Let's say I want to link to a parent directory (
http://example.com/library/) from a subdirectory (
The link to the parent directory can be:
Is there a speed difference based on which way I write the link? I'm not asking about the website loading speed, but if there is a noticeable difference while traversing to the directory.
HTML/CSS relative based paths will always be faster for server speed, this is because the server has less code to send. Relative paths in HTML or CSS form are translated by the end-user's browser and not the server.
So technically, its faster for the server and slower for the end-user, but the end-user would never notice the difference, since the processing required is less than nano-seconds, therefore end users are far more likely to see the difference from relative because the server is going to be able to serve them better.
Effect for browser:
Though this looks like a bit of work for web browser, but technically it does not make much of a difference. The browsers are too fast to handle these relative url structure and make a call to application server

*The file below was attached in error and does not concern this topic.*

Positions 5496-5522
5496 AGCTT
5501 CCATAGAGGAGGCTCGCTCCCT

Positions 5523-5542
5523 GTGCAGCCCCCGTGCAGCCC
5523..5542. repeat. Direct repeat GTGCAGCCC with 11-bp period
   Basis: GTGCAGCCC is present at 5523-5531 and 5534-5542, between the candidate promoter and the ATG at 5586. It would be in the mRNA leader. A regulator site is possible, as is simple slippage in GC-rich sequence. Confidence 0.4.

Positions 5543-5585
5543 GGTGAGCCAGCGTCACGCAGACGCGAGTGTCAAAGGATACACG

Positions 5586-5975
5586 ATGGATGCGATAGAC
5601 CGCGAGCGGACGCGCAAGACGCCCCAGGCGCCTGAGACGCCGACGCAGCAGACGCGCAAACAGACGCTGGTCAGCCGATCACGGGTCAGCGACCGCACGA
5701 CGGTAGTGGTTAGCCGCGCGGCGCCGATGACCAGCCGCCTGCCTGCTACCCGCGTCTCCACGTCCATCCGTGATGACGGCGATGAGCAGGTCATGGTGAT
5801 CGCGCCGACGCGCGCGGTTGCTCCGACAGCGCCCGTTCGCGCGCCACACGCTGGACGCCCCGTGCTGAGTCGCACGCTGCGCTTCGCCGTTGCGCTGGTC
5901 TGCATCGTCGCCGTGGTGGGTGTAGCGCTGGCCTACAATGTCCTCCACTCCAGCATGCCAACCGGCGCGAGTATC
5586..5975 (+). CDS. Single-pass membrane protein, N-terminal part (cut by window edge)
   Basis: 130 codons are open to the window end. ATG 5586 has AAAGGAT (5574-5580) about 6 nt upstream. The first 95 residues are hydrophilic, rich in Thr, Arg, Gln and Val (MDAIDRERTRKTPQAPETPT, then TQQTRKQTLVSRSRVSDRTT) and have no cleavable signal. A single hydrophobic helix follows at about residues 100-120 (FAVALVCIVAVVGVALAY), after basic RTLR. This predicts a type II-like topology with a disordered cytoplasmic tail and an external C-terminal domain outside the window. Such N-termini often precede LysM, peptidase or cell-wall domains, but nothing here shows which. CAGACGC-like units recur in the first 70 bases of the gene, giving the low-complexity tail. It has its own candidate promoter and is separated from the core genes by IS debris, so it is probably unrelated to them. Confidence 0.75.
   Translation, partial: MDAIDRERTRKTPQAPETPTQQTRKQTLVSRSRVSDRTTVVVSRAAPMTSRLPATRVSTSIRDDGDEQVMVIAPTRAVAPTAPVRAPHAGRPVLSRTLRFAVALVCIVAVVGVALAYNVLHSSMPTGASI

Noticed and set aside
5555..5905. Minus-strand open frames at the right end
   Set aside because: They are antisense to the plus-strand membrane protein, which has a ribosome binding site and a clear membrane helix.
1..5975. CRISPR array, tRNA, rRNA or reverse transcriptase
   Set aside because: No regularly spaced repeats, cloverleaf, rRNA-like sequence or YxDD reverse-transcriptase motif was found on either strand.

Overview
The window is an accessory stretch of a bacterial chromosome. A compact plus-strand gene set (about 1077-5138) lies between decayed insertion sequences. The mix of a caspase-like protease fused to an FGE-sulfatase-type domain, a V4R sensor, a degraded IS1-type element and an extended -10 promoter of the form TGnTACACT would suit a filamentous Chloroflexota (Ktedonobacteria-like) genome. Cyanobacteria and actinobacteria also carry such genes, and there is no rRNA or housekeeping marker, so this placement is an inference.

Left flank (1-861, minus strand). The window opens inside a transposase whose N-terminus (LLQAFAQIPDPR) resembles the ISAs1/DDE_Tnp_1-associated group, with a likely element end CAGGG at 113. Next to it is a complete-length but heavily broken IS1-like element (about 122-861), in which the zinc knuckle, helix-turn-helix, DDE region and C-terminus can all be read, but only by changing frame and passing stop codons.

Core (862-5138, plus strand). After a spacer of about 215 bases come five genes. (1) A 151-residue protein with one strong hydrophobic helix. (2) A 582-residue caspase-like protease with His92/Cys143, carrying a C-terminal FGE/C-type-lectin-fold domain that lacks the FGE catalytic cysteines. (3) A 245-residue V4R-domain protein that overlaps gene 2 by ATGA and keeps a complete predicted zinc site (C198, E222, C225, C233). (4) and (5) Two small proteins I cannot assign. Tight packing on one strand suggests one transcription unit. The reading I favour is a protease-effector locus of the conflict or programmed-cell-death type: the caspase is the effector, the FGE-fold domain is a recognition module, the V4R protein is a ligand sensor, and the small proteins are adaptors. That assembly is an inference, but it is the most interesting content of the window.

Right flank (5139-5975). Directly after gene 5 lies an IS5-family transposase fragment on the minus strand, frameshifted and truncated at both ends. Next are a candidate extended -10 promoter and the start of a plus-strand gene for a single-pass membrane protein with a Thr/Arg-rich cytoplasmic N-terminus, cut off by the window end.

Effect for application Server:
None, as it needs to return the requested file (relative/absolute link ultimately maps to a web path)
Effect on page size:
Yes there would be some reduction in size (again not something that would make a huge difference to your page's performance that could be achieved by something like content encoding gzip or minifying resource)
So i think technically the absolute/relative urls dont make much of a difference on page speed / any weightable matrix.
Yes it make huge difference in managing multiple environments like dev, pp, prodpp etc
Example : on your local development you might have dev.example.com on pre production you might have : pp.example.com . .
So in those scenarios it would be relatively easy to manage code with relative urls (though can be managed by environment settings also)